By prosecuting war crimes, the Nuremberg trials sought to educate West Germans about their criminal past, provoke their total rejection of Nazism, and convert them to democracy. More than all of the other Nuremberg proceedings, the High Command Case against fourteen of Hitler's generals embraced these goals, since the charges--the murder of POWs, the terrorizing of civilians, the extermination of Jews--also implicated the 20 million ordinary Germans who had served in the military. This trial was the true test of Nuremberg's potential to inspire national reflection on Nazi crime.
Its importance notwithstanding, the High Command Case has been largely neglected by historians. Valerie Hebert's study--the only book in English on the subject--draws extensively on the voluminous trial records to reconstruct these proceedings in full: prosecution and defense strategies; evidence for and against the defendants and the military in general; the intricacies of the judgment; and the complex legal issues raised, such as the defense of superior orders, military necessity, and command responsibility. Crucially, she also examines the West German reaction to the trial and the intense debate over its fairness and legitimacy, ignited by the sentencing of soldiers who were seen by the public as having honorably defended their country.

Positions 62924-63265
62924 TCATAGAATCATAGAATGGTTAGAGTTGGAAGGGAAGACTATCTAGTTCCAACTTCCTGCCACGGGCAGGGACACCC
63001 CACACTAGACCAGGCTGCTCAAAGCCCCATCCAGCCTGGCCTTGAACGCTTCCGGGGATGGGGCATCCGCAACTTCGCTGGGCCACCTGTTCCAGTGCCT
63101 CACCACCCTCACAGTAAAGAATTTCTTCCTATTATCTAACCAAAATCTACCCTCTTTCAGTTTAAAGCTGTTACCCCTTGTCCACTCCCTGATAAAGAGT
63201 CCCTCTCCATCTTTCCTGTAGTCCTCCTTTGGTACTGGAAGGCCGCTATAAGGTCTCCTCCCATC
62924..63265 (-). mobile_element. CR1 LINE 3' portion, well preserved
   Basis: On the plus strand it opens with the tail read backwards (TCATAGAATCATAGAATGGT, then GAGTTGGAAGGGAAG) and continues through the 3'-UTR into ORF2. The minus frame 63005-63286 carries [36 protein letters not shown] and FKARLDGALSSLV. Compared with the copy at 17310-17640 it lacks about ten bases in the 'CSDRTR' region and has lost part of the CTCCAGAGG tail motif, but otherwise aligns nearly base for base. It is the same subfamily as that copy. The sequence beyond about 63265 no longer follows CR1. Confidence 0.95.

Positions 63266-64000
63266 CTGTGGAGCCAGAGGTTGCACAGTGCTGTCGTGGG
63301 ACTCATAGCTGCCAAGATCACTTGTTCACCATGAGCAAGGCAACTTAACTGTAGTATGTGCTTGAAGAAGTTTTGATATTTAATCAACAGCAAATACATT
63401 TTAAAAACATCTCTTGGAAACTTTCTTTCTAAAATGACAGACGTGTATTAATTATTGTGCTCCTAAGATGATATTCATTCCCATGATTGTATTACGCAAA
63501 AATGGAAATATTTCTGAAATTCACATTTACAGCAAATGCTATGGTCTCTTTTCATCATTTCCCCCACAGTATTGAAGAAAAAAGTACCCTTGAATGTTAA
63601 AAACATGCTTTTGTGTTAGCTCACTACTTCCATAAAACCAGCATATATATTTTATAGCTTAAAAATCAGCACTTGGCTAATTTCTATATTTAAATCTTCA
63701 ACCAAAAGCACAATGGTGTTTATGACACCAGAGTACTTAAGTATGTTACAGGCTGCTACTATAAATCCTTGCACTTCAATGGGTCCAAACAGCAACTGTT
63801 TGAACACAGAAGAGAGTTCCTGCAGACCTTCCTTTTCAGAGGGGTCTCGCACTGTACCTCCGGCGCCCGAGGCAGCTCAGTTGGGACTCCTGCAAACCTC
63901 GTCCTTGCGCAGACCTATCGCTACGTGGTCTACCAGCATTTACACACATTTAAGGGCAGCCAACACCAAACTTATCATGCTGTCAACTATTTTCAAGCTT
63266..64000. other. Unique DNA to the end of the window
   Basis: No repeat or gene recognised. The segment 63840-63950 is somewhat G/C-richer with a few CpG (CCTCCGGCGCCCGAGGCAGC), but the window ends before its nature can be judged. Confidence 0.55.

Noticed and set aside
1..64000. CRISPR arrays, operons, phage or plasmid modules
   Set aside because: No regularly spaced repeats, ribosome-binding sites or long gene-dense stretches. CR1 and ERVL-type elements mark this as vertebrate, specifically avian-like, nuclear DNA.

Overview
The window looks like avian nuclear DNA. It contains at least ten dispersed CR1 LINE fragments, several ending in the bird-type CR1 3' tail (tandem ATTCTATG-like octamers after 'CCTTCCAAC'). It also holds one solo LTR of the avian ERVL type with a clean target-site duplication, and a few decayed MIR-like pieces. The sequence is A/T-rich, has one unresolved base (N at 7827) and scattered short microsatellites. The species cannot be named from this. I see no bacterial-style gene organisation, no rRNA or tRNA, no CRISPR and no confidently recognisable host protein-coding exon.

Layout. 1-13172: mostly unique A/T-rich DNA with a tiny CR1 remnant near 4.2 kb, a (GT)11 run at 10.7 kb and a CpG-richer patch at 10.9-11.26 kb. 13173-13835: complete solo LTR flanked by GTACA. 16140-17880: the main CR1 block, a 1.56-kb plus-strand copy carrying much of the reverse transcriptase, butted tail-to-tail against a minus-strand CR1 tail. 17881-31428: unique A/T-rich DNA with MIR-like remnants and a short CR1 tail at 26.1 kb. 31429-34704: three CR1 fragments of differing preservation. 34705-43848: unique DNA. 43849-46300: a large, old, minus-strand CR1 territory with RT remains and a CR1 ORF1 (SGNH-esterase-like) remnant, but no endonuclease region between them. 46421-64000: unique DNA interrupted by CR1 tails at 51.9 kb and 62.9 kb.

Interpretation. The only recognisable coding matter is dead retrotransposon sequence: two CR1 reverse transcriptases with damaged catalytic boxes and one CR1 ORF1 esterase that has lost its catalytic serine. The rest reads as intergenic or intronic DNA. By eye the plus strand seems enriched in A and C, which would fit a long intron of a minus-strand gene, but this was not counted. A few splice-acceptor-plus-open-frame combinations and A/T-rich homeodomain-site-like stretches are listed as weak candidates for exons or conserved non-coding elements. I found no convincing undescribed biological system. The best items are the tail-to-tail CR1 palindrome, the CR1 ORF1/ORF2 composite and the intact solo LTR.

Hebert argues that the High Command Trial was itself a success, producing eleven guilty verdicts along with an incontrovertible record of the German military's crimes. But, viewing the trial from beyond the courtroom, she also contends that it made no lasting imprint on the German public's consciousness. And because the United States was eager to secure West Germany as an ally in the Cold War, American officials eventually consented to parole and clemency programs for all of the convicted officers, so that by the late 1950s not one remained imprisoned.
Superbly researched and impeccably told, Hitler's Generals on Trial addresses fundamental questions concerning the meaning of justice after atrocity and genocide, the moral imperative of punishment for these crimes, the link between justice and memory, and the relevance of the Nuremberg trials for transitional justice processes today. Inasmuch as these trials coined the vocabulary of modern international criminal law and set an agenda for transitional justice that remains in place today, Hebert's book marks a major contribution to military and legal history.